Liquid is one of the three classical states of matter. Like a gas, a liquid is able to flow and take the shape of a container, but, like a solid, it resists compression. Unlike a gas, a liquid does not disperse to fill every space of a container, and maintains a fairly constant density. A distinctive property of the liquid state is surface tension, leading to wetting phenomena.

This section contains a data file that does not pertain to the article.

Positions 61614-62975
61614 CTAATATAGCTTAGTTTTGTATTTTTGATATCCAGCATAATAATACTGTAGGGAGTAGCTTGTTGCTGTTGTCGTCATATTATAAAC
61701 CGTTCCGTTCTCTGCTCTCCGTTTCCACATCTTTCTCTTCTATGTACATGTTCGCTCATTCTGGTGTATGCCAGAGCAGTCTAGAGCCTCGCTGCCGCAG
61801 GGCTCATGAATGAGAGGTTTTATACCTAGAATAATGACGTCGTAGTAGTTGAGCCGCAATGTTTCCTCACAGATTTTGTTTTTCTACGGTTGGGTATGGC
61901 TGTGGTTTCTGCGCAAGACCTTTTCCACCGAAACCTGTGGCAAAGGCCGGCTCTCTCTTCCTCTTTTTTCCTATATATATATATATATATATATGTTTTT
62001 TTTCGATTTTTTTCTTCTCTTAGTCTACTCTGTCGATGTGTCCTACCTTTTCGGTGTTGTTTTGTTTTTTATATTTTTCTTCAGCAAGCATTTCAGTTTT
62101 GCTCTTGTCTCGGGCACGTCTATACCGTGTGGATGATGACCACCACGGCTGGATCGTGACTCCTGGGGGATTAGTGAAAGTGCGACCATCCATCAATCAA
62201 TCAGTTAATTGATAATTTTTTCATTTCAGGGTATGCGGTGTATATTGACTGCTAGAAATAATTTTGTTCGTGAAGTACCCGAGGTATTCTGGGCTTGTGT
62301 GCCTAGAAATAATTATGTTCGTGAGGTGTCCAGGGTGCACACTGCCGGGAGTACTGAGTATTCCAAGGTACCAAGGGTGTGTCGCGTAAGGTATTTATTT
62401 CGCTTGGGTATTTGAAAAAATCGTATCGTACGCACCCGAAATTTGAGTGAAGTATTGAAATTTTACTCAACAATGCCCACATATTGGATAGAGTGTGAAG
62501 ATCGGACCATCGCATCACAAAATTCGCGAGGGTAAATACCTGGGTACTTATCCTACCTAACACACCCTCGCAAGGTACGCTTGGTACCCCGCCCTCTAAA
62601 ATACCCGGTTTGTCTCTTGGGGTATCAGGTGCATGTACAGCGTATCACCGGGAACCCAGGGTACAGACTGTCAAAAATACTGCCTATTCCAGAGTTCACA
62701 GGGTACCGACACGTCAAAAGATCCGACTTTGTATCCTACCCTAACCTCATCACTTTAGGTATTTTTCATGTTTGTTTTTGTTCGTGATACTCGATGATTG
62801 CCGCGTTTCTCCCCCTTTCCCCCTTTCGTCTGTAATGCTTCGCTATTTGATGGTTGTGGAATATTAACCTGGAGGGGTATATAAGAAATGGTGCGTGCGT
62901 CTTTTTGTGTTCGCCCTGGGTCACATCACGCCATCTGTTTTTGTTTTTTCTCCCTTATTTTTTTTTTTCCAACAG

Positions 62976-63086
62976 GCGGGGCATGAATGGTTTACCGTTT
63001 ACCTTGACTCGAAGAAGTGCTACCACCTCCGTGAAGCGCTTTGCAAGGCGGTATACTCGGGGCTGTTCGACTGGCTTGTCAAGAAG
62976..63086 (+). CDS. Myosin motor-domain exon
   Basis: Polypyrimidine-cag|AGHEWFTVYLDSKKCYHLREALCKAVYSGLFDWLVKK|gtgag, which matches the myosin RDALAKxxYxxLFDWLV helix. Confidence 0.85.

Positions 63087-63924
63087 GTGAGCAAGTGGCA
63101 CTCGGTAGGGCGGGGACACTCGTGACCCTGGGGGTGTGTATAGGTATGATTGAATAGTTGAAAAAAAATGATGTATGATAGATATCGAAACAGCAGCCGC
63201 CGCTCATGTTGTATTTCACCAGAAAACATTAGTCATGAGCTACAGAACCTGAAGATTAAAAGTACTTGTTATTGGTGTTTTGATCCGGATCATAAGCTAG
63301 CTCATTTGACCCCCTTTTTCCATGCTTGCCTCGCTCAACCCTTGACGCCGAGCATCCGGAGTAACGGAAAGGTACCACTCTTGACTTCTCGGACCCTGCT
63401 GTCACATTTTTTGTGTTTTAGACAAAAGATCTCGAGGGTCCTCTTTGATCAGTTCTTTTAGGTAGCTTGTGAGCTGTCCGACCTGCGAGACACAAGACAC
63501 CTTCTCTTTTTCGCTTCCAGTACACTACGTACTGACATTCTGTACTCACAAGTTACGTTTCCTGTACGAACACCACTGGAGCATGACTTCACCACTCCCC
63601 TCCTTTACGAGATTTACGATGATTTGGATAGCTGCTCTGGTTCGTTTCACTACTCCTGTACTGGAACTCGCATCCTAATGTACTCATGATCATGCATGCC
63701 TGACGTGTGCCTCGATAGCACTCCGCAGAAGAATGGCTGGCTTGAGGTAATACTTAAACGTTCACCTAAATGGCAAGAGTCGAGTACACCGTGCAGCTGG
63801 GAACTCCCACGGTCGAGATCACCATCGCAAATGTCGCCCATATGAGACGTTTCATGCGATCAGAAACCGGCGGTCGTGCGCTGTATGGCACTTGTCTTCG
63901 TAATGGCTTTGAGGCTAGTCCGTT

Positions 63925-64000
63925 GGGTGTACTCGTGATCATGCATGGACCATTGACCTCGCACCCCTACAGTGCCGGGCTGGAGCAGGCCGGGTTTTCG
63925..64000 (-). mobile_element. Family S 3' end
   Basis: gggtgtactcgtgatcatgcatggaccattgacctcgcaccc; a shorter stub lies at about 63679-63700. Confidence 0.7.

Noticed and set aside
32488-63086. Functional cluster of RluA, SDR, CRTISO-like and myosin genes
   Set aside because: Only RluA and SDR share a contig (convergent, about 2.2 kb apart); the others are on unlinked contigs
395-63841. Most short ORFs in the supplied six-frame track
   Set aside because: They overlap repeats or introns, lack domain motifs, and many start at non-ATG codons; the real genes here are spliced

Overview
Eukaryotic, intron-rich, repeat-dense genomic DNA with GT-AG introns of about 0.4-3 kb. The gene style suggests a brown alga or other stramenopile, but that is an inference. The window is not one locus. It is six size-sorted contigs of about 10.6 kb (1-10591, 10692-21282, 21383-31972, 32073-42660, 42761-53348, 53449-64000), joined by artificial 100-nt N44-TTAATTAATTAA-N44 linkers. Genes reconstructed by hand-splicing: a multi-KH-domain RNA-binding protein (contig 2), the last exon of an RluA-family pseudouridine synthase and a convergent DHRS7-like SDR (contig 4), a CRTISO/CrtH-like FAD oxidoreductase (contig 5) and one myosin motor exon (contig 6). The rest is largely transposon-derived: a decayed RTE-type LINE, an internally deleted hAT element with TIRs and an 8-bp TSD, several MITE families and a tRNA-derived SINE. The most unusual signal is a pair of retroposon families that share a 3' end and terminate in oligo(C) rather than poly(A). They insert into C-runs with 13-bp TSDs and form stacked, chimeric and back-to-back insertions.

The density of a liquid is usually close to that of a solid, and much higher than in a gas. Therefore, liquid and solid are both termed condensed matter. On the other hand, as liquids and gases share the ability to flow, they are both called fluids.